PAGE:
David Storer . I am an apprentice to Mr. Brown. I am going into seventeen years of age. I was out, and saw the prisoner and another lad looking about: I stopped; the prisoner came up to me and asked me, if I stood to hear music at the puppet show. I have known him three or four years. I went home and told my master, there were a couple of young men looking about that were bad men, and asked him to go and watch them: we saw them go into Mrs. Lawrence's house, and come out again: the prisoner came out first; then I called stop thief! they ran, and, finding they were pursued, they dropped the things; one sell, and my master ran after the other, but neither of them were taken. I and my master found the prisoner on the Tuesday after at Sir John Fielding's office, and we took him.
Q. What is the meaning of that word you made use of to your master, going on the budge?
Storer. Going on the sneak, is to go into houses that are open to take things: going on the budge, is to burst the doors open. I was acquainted with the prisoner when I used to be in bad company. (The things produced and deposed to).
Guilty . T .
See Storer tried No. 110, in Mr. Alderman Turner's Mayoralty.
198. (M. 1st) Richard Carter was indicted for stealing twelve silver buttons for a coat, value 15 s. and three guineas and a half, the property of Stephen Hester , in the dwelling-house of John Harley , Sept. 28 . +
Stephen Hester . I lodge at the Duke of Rutland's Head in Old Gravel-lane . I am a waterman . The prisoner was a soldier quatered in the same house. I lost twelve silver buttons and three guineas and a half; they were lost between the 24th of September and the 27th of October. The prisoner went from that house on the 28th. After I missed them I went to enquire after him at the Savoy, and was informed he had deserted. After he was taken up as a deserter and brought to the Savoy, the corporal and serjeant came and told me. I went to him in the Savoy; there he owned to every thing; that he took the buttons and money. I went to Justice Camper, got a warrant, took him out of the Savoy, and brought him before the Justice, where he owned he took the money and buttons out of a till in my chest. He told me what girl he had given the buttons to to carry to pledge, and said he went along with her to a pawnbroker in an alley near Well-close square. When we came there the buttons were not there, but I found them at the house of Phoebe Adley , near Well-close square. (Produced and deposed to). The prisoner owned he had spent my three guineas and a half.
Phoebe Adley . These buttons were pledged at my house in the name of William Magrets . I heard the prisoner own he took them out of Mr. Hester's chest. They were pawned the 28th of September. The prisoner owned he sent them to pawn by another person.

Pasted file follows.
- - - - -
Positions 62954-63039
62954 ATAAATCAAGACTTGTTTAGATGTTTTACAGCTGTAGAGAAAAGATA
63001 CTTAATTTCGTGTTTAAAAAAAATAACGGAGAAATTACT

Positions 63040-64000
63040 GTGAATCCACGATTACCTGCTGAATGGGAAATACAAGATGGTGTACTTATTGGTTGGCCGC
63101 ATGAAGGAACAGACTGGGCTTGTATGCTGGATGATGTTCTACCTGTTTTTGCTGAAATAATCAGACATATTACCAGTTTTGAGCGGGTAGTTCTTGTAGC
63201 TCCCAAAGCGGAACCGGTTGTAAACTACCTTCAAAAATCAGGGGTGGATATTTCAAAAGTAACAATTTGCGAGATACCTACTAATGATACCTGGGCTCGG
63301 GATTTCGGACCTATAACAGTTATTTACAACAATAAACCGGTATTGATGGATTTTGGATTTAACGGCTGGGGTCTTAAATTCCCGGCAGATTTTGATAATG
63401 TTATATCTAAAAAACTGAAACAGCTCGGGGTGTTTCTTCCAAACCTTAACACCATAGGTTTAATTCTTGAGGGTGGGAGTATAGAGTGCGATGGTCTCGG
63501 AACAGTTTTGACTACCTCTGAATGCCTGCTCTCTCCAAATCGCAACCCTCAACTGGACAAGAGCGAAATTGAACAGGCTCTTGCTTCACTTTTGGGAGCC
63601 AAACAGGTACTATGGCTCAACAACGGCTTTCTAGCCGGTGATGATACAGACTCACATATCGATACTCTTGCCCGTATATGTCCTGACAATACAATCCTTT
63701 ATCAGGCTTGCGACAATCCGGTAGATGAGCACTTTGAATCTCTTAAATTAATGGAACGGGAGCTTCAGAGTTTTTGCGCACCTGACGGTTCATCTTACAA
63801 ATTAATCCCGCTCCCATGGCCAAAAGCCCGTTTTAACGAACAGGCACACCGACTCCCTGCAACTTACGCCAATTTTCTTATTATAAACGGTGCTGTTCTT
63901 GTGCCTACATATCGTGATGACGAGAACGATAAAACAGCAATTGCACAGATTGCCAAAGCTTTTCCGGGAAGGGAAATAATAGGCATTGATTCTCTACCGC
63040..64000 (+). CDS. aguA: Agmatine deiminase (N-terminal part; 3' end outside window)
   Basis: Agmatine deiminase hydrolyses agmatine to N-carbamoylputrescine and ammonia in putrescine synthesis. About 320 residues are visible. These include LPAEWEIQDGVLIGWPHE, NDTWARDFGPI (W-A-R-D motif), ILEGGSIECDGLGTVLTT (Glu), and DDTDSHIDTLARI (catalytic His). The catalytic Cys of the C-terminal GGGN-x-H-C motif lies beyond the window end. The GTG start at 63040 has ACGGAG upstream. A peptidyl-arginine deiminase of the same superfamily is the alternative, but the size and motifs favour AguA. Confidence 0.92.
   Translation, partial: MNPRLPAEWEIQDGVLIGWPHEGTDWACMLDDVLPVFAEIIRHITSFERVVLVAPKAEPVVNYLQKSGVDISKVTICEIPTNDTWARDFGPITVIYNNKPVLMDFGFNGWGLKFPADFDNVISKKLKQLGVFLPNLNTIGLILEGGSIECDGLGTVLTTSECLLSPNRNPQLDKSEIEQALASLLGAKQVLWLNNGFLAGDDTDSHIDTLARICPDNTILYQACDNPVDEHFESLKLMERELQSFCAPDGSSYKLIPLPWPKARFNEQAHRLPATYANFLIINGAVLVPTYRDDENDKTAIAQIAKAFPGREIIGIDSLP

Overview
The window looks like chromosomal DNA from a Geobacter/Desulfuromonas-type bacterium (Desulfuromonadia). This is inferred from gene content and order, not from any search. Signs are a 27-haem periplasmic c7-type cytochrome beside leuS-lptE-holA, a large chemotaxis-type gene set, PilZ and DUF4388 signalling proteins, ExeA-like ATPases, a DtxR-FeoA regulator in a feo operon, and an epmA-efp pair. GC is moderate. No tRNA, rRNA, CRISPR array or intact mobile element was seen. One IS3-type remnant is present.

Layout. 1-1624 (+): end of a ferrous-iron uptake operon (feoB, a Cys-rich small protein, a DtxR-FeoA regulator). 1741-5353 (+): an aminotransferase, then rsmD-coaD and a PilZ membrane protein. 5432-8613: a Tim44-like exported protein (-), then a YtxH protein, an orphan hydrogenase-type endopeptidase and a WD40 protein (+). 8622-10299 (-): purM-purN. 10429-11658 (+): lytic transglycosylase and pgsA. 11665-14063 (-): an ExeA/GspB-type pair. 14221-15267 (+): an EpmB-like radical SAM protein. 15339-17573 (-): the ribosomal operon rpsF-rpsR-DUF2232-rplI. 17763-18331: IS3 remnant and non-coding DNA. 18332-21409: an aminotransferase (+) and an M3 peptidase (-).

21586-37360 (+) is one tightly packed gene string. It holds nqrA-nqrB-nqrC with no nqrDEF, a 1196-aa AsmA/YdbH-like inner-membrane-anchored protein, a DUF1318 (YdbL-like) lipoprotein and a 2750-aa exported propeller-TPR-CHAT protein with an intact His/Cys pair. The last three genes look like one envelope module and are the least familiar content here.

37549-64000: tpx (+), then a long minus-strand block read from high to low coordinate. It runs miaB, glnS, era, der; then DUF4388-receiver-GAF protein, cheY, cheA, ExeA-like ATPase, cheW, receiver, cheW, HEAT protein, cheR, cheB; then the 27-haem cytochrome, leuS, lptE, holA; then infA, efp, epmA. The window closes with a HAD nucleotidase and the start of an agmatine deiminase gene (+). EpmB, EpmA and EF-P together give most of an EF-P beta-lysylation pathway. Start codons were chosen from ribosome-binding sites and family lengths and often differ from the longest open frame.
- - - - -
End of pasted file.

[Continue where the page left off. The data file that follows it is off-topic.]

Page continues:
I was quartered at that house. The chest that the buttons were in, was such that I could get my hand under the lid without opening the chest.
Guilty. Death . Recommended .
James Segwick , January 11 . +
James Segwick . The prisoner came to live servant with me on the 4th of January last, and, on the 11th, I missed a silver table spoon; from that time we always suspected her from the equivocating answers she made to questions put to her. On the 27th she asked her mistress to go out for about an hour, or an hour and a half. She did not return till the next day between eleven and twelve: this confirmed my suspicion. Then I accused her again with taking the spoon; at first she denied it, but afterward she owned she did take it, and had offered to sell it to Mr. Wood in the Minories, who had stopped it. The next morning she went with me to him: I asked him if he had a spoon offered to him to sell on the Saturday; he said he had. I described it; he then said it is your spoon. (Produced in two pieces, and deposed to).
John Wood . This is the spoon the prisoner brought and offered to sell to me in these two pieces. I asked her her master's name; she could not tell me, but gave me false names, and seeing one of the letters, in part erased out, I suspected she had stole it.
I found the spoon.
Guilty . T .
Mary Snow . My husband is named Thomas. The prisoner came into my shop; I took her to be in liquor. I turned my head and saw her cutting a piece of bacon: I slipped upon her, she let it fall. There were eight po unds and a quarter of it.
I never saw the bacon.
Guilty 10 d. W .
Elizabeth Stracheen . My husband is named Anthony. On Tuesday the 13th of this instant I was in my own room. I saw the prisoner go past my window; seeing her run, I went down and missed my gown. I mistrusted her. I got a warrant to search her room. I could not find it. Then I asked her to look about her clothes. I took up her upper petticoat, there I found my gown. (Produced and deposed to).
Guilty. 10 d. T .